Tuesday, August 4, 2009
Before my son, Bug, was born I knew I wanted to breastfeed for one year. I had planned on weaning after Bug’s first birthday, though. I was going to live the APA standard; no solids until six months, nursing to a year. My mother did not breastfeed any of her children longer than six months. My mother-in-law, too, had less than satisfactory experiences with nursing. My only shining example was a friend from church. She had nursed one of her children for around five years. At the time I heard about that particular non-conformity, I thought she was a little strange. Loveable, and a good example, but strange! I thought to myself that I would never nurse that long!
Over time, my personal views about breastfeeding have changed significantly. Breastfeeding became important. Necessary. I was bound to that relationship. I knew I would nurse my little one for as long as his little heart desired. I was changing a lot in other ways, too. I was growing up. I was no longer an ignorant teenager that could perform exemplary babysitting. I was a woman. A mother. I needed to have ideas and make choices for my family; choices that would affect us all for the remainder of our lives. As I studied unorthodox parenting styles, I found myself drifting farther and farther away from the mainstream parenting and closer to this “attachment parenting” and “natural parenting”. I like to refer to it as “self-sufficient parenting”.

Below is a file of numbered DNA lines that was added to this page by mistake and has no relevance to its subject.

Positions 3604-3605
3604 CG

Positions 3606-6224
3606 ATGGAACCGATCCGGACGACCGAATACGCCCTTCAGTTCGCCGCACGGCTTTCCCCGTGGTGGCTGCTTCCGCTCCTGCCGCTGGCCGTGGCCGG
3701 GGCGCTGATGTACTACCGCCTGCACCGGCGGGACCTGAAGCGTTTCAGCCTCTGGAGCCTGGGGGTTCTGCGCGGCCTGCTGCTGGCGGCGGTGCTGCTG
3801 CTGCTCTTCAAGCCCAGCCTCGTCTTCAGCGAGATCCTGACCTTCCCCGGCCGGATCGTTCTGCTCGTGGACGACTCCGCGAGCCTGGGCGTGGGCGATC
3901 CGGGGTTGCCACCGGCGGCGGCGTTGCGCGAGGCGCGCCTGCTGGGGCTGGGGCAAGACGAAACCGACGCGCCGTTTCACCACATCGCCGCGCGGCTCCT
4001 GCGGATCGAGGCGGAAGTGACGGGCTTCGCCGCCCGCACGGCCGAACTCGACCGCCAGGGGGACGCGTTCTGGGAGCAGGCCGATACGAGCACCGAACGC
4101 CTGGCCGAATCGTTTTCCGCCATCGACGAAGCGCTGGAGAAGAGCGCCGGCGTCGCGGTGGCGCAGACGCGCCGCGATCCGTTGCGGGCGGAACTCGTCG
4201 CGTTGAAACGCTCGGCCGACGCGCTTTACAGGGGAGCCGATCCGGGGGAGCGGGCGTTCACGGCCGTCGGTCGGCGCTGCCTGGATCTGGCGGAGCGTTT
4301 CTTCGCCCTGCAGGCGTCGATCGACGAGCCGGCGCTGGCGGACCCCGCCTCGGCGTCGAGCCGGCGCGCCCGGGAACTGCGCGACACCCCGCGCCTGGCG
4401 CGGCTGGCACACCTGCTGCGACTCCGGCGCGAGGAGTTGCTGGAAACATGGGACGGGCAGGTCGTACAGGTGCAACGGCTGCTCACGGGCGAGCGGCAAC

I read books and prepared myself for this new adventure of responsibility. I was going to be a mom. I was going to breastfeed. It was like the amount of studying I did resulted in the length I was planning on breastfeeding. Finally, I had settled on child led weaning. I was going to let my child decide when he was ready to wean. And hopefully, we would come to the decision together. We were going to have to work hard at this relationship, we were going to have to respect each other’s desires and strive to get along well. At times, I seriously felt that the relationship was doomed. Even from the beginning, I struggled. I fought against my stubborn self. I cried. I wondered how I would feel if I just gave up. And I stood resolutely behind myself as I told myself that I was doing this for my son. It was, and still is sometimes, a never ending battle.